The carbon cycle is the means by which carbon is moved between the world's soils, oceans, atmosphere, and living organisms. Northern tundra ecosystems play a key role in the carbon cycle because the cold, moist, and frozen soils trap organic material and slow their decomposition. This very slowly decaying organic material has caused carbon to build up in the Arctic during the past thousands of years. Historically, the tundra has stored large amounts of carbon. Now warming in the Arctic is slowly causing the permafrost to thaw and the tundra to become warmer and dryer. As the earth warms and permafrost thaws, this previously frozen carbon is released as carbon dioxide and goes into the atmosphere, turning the tundra into a source of carbon, rather than a sink. Because carbon dioxide is a greenhouse gas, this additional carbon dioxide creates a positive feedback that leads to even further warming.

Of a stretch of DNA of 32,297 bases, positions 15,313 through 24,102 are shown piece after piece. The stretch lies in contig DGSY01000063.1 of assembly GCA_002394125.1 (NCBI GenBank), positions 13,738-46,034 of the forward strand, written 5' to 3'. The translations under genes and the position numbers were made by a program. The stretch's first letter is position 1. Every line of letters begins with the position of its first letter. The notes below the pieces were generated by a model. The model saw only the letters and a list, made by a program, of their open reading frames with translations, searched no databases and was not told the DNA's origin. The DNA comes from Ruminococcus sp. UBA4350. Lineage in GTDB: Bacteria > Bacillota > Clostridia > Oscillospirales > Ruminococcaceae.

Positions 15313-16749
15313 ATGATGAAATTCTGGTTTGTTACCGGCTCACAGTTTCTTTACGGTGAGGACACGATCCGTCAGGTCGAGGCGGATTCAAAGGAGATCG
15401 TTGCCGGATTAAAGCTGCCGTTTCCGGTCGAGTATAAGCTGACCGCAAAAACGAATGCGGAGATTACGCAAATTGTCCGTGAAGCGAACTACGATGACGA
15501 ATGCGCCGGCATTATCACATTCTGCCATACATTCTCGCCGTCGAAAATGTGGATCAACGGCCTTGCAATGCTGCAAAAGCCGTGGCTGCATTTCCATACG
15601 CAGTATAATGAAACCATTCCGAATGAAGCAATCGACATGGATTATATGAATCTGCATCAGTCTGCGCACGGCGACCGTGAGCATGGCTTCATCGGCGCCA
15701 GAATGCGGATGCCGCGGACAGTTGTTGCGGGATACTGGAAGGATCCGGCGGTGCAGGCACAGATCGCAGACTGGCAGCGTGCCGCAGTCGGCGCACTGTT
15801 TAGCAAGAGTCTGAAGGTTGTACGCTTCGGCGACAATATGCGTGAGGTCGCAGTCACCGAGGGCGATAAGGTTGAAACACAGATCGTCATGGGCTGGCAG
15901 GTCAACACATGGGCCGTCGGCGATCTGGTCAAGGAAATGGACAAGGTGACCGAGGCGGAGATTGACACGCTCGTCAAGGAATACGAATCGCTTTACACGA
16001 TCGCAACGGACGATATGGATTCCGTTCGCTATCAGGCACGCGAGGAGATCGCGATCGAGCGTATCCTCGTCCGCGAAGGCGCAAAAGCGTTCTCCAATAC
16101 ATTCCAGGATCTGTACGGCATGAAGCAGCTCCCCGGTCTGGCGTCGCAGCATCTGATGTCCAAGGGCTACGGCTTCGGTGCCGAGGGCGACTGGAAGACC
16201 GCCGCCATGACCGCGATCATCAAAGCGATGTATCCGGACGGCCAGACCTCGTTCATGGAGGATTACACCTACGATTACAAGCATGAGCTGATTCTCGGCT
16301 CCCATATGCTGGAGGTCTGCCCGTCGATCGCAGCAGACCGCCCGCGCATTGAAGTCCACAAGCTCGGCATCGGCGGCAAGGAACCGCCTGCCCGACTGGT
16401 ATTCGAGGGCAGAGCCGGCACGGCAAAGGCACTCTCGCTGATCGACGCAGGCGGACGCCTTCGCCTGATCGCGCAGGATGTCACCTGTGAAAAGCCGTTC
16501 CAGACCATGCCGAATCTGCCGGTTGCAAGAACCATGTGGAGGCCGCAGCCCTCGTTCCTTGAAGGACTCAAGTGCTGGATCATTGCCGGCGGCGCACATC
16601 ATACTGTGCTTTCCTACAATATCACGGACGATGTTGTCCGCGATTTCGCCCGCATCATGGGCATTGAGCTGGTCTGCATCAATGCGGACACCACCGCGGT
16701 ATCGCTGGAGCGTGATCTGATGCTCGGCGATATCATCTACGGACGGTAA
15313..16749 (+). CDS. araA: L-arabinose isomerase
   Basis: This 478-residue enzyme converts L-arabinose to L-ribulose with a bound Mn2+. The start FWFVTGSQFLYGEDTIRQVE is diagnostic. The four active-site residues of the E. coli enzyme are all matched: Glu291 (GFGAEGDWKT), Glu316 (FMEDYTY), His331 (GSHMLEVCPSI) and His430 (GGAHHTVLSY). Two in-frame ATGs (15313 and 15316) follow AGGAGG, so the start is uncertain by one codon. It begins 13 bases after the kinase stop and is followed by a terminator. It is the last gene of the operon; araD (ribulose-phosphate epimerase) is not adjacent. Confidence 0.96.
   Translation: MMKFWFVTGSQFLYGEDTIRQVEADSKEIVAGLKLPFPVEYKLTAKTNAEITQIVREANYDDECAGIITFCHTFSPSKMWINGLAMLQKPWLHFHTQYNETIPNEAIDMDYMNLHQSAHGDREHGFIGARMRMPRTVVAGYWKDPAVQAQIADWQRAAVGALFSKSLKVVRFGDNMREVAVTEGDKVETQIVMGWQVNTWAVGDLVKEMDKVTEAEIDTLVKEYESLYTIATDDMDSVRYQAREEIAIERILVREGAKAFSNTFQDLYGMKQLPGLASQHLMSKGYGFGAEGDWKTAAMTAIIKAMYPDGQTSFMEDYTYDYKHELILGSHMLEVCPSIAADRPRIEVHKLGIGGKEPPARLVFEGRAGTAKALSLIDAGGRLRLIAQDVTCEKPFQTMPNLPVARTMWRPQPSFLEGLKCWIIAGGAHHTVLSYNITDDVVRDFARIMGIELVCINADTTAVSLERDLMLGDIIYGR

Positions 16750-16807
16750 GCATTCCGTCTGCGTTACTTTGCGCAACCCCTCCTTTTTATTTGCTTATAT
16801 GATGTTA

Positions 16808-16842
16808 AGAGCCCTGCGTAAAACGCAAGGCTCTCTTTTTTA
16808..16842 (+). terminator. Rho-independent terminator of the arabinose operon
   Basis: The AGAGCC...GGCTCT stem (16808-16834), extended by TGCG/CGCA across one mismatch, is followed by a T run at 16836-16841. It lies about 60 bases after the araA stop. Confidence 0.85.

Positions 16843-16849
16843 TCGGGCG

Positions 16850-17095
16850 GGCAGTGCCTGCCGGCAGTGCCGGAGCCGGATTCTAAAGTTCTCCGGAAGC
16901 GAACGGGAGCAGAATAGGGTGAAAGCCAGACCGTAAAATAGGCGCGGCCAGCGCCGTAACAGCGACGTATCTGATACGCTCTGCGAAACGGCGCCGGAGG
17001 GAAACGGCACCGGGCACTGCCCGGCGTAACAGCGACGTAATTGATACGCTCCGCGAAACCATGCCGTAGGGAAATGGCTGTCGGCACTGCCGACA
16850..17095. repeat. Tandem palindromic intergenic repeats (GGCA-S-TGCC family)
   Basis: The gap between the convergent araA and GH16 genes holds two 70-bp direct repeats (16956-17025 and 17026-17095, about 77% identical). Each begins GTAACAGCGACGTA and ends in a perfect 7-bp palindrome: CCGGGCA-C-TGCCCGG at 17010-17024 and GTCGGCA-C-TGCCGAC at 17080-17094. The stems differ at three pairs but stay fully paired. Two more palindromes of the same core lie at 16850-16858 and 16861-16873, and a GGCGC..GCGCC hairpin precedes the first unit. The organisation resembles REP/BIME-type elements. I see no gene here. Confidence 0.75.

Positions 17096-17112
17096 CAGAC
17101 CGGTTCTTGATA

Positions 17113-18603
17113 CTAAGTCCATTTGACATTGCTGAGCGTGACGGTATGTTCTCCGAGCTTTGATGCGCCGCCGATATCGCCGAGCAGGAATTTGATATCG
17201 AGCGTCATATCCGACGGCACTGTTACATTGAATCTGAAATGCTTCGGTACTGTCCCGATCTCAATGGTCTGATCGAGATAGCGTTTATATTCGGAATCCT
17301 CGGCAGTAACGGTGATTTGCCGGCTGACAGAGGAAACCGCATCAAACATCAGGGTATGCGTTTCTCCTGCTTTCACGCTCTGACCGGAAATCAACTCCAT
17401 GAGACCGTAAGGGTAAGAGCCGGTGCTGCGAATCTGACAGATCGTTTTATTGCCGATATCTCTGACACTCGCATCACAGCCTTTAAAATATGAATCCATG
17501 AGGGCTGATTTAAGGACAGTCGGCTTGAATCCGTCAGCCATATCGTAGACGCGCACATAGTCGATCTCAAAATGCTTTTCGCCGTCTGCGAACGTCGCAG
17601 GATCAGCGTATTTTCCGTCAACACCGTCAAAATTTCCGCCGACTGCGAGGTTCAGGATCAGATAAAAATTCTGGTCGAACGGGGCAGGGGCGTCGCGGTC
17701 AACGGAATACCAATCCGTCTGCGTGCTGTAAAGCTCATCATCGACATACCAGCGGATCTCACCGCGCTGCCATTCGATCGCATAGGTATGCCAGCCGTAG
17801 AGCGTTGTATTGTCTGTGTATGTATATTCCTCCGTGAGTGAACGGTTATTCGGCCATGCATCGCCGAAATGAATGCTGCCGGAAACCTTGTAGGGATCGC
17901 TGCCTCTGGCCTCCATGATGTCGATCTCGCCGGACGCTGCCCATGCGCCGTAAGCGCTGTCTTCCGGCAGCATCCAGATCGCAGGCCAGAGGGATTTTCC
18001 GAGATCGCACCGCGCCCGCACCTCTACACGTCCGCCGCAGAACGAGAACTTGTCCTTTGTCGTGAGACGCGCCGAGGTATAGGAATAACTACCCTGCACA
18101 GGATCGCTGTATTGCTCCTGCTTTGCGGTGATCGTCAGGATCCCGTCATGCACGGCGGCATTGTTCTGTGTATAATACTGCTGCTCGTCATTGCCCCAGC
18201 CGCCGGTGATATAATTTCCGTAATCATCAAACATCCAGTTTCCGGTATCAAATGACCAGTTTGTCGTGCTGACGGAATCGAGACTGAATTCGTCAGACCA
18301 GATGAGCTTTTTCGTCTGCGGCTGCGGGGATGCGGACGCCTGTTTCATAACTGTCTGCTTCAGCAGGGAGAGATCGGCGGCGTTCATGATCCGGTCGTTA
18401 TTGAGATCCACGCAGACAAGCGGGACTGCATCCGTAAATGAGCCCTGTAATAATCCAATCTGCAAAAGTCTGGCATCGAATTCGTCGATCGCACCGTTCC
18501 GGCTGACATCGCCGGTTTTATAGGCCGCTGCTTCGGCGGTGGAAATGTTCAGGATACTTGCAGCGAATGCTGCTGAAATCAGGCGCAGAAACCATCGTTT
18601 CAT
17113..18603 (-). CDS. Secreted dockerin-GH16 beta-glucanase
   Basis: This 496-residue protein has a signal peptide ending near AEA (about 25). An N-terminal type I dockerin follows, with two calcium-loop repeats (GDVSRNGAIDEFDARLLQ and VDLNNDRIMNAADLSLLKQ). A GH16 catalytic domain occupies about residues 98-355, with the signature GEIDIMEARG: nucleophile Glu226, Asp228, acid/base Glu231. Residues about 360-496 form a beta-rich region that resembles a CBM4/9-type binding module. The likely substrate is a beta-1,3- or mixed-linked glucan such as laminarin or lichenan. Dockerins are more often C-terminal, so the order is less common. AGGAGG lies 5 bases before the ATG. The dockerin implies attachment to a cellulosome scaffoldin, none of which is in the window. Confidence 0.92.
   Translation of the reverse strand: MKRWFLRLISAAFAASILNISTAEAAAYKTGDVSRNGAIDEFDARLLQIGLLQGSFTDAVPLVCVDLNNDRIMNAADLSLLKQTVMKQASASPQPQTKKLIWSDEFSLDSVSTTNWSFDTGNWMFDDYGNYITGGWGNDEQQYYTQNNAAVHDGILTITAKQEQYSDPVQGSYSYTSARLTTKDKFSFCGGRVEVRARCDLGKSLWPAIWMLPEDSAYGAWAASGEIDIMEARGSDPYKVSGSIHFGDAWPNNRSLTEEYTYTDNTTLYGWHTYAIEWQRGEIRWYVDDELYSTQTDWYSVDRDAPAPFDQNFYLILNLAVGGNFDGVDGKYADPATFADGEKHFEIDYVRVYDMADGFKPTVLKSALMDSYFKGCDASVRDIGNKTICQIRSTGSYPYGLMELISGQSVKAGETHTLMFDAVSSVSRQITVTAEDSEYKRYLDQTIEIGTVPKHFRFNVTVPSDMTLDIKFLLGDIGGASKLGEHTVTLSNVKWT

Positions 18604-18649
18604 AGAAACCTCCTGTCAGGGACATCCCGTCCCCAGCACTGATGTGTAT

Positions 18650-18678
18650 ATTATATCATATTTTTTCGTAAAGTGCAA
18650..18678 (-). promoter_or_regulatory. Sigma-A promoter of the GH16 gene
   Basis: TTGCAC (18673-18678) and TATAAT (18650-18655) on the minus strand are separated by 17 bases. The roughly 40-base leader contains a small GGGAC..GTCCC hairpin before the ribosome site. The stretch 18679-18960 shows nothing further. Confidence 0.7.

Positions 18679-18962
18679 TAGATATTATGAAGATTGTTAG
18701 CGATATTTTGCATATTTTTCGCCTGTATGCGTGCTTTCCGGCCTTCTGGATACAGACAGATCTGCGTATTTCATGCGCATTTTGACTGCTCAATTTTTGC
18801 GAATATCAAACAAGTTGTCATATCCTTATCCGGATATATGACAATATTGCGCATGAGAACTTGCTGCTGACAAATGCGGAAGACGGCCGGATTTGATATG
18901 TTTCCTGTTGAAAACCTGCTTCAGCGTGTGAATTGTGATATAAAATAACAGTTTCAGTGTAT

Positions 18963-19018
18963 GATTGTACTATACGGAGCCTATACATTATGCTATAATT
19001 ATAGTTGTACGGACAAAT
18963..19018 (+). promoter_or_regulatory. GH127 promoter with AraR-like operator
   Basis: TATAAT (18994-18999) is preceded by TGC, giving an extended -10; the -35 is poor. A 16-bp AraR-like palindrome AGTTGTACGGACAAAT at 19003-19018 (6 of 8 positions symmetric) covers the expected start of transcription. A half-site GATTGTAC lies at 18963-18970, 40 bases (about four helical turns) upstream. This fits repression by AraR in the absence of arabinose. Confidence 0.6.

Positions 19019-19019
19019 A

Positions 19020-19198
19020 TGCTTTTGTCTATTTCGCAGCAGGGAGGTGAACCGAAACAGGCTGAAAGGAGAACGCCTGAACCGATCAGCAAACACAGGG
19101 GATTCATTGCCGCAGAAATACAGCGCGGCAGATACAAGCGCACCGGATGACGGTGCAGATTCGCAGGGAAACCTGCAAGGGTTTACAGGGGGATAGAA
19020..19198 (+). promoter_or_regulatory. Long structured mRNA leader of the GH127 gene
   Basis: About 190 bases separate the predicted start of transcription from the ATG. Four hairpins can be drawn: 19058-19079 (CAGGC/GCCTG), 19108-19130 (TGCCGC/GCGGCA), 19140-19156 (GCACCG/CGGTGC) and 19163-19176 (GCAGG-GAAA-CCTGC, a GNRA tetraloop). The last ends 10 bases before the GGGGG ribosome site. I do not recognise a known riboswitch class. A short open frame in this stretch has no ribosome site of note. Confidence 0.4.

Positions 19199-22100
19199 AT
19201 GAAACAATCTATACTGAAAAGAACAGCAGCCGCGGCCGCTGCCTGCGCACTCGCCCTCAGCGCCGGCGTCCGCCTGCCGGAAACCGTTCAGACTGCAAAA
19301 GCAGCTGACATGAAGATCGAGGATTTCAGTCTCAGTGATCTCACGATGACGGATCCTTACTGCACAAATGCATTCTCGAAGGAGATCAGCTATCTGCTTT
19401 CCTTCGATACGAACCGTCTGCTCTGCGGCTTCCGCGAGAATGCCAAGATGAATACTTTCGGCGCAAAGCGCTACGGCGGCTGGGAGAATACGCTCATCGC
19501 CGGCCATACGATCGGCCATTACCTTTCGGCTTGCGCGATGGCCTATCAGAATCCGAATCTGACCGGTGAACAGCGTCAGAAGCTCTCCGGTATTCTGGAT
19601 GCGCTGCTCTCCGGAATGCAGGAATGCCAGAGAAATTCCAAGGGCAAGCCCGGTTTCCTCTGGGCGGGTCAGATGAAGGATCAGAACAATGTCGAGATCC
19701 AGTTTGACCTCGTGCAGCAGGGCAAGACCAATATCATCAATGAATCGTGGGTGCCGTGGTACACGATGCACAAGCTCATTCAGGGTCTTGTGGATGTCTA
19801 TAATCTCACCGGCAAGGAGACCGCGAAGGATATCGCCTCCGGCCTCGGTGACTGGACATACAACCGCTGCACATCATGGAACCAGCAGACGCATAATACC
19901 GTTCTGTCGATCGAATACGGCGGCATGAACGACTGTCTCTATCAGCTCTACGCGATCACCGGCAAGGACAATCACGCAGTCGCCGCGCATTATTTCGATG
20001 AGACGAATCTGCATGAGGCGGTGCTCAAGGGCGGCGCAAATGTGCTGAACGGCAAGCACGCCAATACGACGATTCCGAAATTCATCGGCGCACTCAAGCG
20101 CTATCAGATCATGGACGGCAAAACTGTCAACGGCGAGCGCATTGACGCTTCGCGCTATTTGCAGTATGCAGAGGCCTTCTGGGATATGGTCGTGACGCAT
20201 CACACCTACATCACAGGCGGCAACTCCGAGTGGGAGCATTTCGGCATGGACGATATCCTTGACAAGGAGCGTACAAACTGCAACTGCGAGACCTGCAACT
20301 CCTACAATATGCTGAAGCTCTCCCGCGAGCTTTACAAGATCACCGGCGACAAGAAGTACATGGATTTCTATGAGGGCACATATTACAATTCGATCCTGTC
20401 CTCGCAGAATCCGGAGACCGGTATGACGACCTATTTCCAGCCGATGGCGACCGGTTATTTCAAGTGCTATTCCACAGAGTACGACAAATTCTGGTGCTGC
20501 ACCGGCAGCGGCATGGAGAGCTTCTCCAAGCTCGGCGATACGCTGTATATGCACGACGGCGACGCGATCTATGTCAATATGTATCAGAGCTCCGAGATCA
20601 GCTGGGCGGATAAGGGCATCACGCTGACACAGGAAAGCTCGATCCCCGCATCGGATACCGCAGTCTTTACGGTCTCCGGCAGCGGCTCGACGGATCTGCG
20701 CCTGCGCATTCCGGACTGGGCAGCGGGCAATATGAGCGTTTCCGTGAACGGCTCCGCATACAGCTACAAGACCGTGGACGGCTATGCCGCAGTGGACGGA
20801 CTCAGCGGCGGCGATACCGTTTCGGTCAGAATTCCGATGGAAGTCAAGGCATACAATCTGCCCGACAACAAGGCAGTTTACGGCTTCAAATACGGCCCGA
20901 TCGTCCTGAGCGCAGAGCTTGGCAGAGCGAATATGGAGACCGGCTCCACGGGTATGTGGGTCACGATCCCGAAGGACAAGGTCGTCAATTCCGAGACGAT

Little is known about respiration in the arctic winter. The team used five different methods to find the best way to measure how much carbon is being released from northern ecosystems in the winter. Measuring winter respiration directly from experimentally warmed plots and understanding the drivers of wintertime tundra respiration have the added benefit of being able to improve global arctic carbon models. More information about the project can be found here.